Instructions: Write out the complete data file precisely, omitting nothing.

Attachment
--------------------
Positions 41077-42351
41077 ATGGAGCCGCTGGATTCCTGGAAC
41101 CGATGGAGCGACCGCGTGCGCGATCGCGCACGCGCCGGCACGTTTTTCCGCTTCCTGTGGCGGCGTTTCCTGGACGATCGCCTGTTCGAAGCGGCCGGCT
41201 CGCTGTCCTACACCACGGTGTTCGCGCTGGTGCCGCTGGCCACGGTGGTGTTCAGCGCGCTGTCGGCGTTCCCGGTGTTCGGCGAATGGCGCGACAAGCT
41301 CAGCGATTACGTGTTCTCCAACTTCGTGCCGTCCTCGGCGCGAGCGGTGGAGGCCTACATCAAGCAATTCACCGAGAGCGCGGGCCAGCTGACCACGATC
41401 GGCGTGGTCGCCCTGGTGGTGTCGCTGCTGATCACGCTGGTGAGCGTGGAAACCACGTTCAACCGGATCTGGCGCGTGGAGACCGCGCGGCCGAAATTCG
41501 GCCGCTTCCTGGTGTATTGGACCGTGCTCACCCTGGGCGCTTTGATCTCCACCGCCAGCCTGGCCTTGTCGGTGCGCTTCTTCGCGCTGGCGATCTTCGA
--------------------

Positions 41077-42351
41077 ATGGAGCCGCTGGATTCCTGGAAC
41101 CGATGGAGCGACCGCGTGCGCGATCGCGCACGCGCCGGCACGTTTTTCCGCTTCCTGTGGCGGCGTTTCCTGGACGATCGCCTGTTCGAAGCGGCCGGCT
41201 CGCTGTCCTACACCACGGTGTTCGCGCTGGTGCCGCTGGCCACGGTGGTGTTCAGCGCGCTGTCGGCGTTCCCGGTGTTCGGCGAATGGCGCGACAAGCT
41301 CAGCGATTACGTGTTCTCCAACTTCGTGCCGTCCTCGGCGCGAGCGGTGGAGGCCTACATCAAGCAATTCACCGAGAGCGCGGGCCAGCTGACCACGATC
41401 GGCGTGGTCGCCCTGGTGGTGTCGCTGCTGATCACGCTGGTGAGCGTGGAAACCACGTTCAACCGGATCTGGCGCGTGGAGACCGCGCGGCCGAAATTCG
41501 GCCGCTTCCTGGTGTATTGGACCGTGCTCACCCTGGGCGCTTTGATCTCCACCGCCAGCCTGGCCTTGTCGGTGCGCTTCTTCGCGCTGGCGATCTTCGA